World soccer in need of a wake up call

By Kevin Koczwara

The world’s biggest sport is in danger of falling apart, collapsing on itself and losing its global grip because those trusted with the keys to the most luxuries and lucrative sport in the world have failed their fans, players, managers and the owners.

FIFA, the governing body of world soccer, is losing legitimacy one day at a time. News continues to seep out about bribery, voting buying, and in-house who-knows-whats. FIFA president Sepp Blatter won his fourth consecutive term as President of FIFA, but his time in charge keeps creeping closer to becoming a time FIFA would like to forget as more and more news comes out of Zurich.

Blatter’s time in time hasn’t been easy but he certainly hasn’t helped himself either. Blatter has pushed aside any and all opposition with barely any recognition. He’s shuttled men (because no women are apparently allowed to be inside the old men’s club of FIFA) out of their posts because they question him, because someday they may want his lucrative job, maybe. He has preferred to ban and not explain. And best of all, he has decided to present the world with mythical stories of a perfect world inside the FIFA compound when questioned about possible turmoil.

Blatter won’t acknowledge the need (dire need) for goal line technology, or a system of replay. This summer’s World Cup had a handful of replay worthy chances go unanswered, and at times the story of technology took over the headlines when the game being played should have take the lead spot on the sports page. If Blatter had any sense of understanding or reason — which he apparently doesn’t — he would acknowledge and understand the need for such technology. Professional leagues understand the need, so why doesn’t big Sepp?

Blatter doesn’t want goal line technology; he doesn’t think it’s necessary. But fans of the game, pundits and journalists alike have been calling for a change to the rules. The world’s biggest sporting event, the World Cup, cannot be decided by a missed call. A countries fate in making the World Cup cannot not be missed by a horrible call. Should qualifying for the 2014 World Cup in Brazil have a similar tragedy to that of Ireland’s in 2010 it will be a shame and partly because of Blatter’s inability to embrace chance. If it does happen, expect more outcries and a similar answer from FIFA because it’s always easier to sit on your hands, as Blatter has done in the past and seems to be willing to do again as long as he has money in his pockets. It’s sad but true, a team’s chances of making the biggest stage can hinge on a missed call or a poor decision when there could be measures implemented to help fix those problems.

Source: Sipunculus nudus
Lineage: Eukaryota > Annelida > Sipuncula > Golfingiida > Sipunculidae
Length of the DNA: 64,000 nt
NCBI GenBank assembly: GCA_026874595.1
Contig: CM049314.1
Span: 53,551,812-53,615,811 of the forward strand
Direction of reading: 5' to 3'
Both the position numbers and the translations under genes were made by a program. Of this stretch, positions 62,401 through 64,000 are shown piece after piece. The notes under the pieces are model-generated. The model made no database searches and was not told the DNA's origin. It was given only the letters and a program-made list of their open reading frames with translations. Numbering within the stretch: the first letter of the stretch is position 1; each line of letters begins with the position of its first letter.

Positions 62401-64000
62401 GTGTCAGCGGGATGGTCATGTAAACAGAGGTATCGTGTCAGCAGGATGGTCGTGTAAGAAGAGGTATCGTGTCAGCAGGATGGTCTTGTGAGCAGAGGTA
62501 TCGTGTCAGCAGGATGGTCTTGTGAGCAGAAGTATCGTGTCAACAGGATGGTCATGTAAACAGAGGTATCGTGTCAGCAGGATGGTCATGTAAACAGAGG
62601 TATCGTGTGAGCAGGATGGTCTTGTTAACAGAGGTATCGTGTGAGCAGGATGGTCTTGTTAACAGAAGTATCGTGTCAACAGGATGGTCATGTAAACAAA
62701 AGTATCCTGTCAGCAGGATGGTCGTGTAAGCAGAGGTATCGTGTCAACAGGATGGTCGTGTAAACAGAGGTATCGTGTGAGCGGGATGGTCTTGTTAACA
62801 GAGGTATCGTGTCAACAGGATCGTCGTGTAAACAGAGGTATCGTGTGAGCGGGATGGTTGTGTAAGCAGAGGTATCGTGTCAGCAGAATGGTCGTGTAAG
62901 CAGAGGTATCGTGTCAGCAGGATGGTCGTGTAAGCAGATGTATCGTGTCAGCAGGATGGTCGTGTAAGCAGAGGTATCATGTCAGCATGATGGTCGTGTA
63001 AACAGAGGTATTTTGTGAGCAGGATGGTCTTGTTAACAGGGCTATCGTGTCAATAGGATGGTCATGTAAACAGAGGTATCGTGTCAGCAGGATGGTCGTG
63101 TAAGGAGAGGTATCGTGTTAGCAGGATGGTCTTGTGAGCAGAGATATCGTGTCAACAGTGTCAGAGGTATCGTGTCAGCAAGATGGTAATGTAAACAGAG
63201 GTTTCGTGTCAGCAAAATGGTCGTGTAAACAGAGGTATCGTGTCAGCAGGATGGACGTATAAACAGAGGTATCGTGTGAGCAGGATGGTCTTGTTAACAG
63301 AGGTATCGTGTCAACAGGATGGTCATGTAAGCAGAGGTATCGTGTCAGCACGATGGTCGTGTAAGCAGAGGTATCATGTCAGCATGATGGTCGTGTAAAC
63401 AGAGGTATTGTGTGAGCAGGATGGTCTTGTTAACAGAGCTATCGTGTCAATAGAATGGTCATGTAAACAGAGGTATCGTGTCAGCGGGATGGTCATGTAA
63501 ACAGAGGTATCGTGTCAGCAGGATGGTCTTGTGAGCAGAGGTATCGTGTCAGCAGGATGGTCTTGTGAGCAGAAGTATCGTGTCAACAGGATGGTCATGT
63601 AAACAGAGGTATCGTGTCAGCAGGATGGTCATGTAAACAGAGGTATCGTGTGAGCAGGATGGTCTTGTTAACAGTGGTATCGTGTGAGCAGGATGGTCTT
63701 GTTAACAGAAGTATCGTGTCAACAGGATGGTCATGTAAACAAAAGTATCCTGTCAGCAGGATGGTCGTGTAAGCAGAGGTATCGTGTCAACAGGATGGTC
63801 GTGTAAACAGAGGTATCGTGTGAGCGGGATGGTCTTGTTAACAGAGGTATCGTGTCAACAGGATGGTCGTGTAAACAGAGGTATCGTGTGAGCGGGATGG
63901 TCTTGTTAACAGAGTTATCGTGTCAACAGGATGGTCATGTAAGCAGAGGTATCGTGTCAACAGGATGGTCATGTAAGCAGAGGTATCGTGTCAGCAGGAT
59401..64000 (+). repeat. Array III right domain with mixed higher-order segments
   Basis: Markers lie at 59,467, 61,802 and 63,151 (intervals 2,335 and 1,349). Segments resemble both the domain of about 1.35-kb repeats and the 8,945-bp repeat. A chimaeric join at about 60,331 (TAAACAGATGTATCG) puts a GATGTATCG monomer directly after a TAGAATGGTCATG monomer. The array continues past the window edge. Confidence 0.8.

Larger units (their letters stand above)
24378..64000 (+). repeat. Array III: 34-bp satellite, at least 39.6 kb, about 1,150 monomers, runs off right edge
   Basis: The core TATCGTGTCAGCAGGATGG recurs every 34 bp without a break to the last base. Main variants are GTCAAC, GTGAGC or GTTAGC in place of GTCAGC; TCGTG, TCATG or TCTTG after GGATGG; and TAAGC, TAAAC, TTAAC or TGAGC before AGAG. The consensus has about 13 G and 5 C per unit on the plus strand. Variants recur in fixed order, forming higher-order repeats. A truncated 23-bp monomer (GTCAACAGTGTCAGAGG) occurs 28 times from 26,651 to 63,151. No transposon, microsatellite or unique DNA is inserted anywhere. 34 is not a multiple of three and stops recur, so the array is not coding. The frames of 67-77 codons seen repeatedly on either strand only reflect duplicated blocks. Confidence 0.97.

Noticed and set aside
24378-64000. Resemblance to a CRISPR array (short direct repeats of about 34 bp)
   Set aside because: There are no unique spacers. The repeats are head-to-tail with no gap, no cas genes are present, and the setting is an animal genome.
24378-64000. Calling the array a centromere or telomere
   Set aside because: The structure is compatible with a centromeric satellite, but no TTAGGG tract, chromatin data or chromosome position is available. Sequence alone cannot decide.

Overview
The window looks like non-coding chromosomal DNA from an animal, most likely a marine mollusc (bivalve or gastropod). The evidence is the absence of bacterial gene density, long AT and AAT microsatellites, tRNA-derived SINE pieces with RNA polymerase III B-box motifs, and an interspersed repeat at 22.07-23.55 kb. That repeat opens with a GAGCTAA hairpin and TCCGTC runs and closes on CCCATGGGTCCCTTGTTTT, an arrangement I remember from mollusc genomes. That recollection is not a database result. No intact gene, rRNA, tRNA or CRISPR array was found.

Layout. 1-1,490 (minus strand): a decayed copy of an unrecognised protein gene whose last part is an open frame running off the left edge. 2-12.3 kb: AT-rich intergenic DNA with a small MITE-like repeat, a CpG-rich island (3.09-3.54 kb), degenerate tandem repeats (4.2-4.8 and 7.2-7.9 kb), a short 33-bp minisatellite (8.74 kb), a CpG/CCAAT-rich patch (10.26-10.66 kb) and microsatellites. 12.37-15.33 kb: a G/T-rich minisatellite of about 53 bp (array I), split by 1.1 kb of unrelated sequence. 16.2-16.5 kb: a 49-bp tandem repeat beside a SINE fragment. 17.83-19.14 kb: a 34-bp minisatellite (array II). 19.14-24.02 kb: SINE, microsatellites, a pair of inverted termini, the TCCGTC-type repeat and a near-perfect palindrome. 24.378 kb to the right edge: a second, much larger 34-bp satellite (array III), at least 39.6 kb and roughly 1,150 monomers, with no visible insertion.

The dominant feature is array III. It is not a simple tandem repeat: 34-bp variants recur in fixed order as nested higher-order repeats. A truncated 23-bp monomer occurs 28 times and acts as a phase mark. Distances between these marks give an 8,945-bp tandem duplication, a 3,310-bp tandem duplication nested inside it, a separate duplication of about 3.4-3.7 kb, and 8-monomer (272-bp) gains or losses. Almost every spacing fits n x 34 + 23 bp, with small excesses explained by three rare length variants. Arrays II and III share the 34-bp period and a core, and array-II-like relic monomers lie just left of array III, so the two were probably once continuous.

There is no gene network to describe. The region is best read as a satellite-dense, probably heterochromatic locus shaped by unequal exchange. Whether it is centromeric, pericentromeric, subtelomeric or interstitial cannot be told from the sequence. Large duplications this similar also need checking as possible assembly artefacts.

Clubs aren’t sitting on their hands waiting for FIFA or it’s smaller, local governing bodies to get behind certain policies, though. UEFA, European soccer’s governing body, is being threatened by the biggest clubs in the world with a secession. Some of the biggest clubs in the world have begun drawing plans to create its own league because promises have been broken, money isn’t flowing freely back to them, and because UEFA, much like FIFA, barely budges when something needs to be done. Top that off with corruption allegations in Turkey forcing the season to start late, and the recent troubles in Greece’s top division, and UEFA has a major mess on its hands.

Clubs like Barcelona, Real Madrid, Manchester United, Bayern Munich, Liverpool, Chelsea, Arsenal, and AC Milan are all threatening to leave UEFA when the current contract expires in 2014. The group of teams, and likely more, will create their own league with it’s own European rules — a super league of sorts. This way the teams will get a better share of the money generated, it will have restrictions on when players can and must leave for international duty and protect teams from losing money due to injuries to key players. Think if Liverpool could have prevented Steven Gerrard from going and getting injured while playing for England in a friendly, the team would have had its talismanic midfielder to close out the season under Kenny Dalglish. But it didn’t because he was injured while playing for England in a midseason friendly. Think about how many times Arsene Wenger has lost key members to his team (Robin van Persie every year it seems) to injuries that occur away from Arsenal and on international duty. Could Wenger have ended the trophy drought a few seasons ago if major players weren’t hurt? It’s interesting to think about.

And It makes sense for these teams to break off if UEFA doesn’t listen because they are the main attraction to Champions League. These are the big clubs; they hold the key to the global brand. And UEFA needs them playing in the Champions League every year, not competing with it. In turn, FIFA needs the biggest and best clubs to allow their players to go off on international duty. If they don’t, who will watch a bunch of second string players play for a trophy that doesn’t mean much anyways because it could have been bought with bags of cash rather than the quality of play on the field.?

To keep this money-making machine running full-tilt, FIFA and UEFA need to re-examine their places and their policies. Governing bodies will never be clean of corruption and collusion, but by ignoring the problems or forgiving them, a governing body — any type of governing body — loses its foothold and legitimacy. Bribery is a serious charge. Withholding money causes a stir. And neither UEFA nor FIFA can afford to let their grips go on the players and fans because if they do someone will jump at the chance to organize a competitor. And time isn’t on their side.

Kevin Koczwara can be reached at

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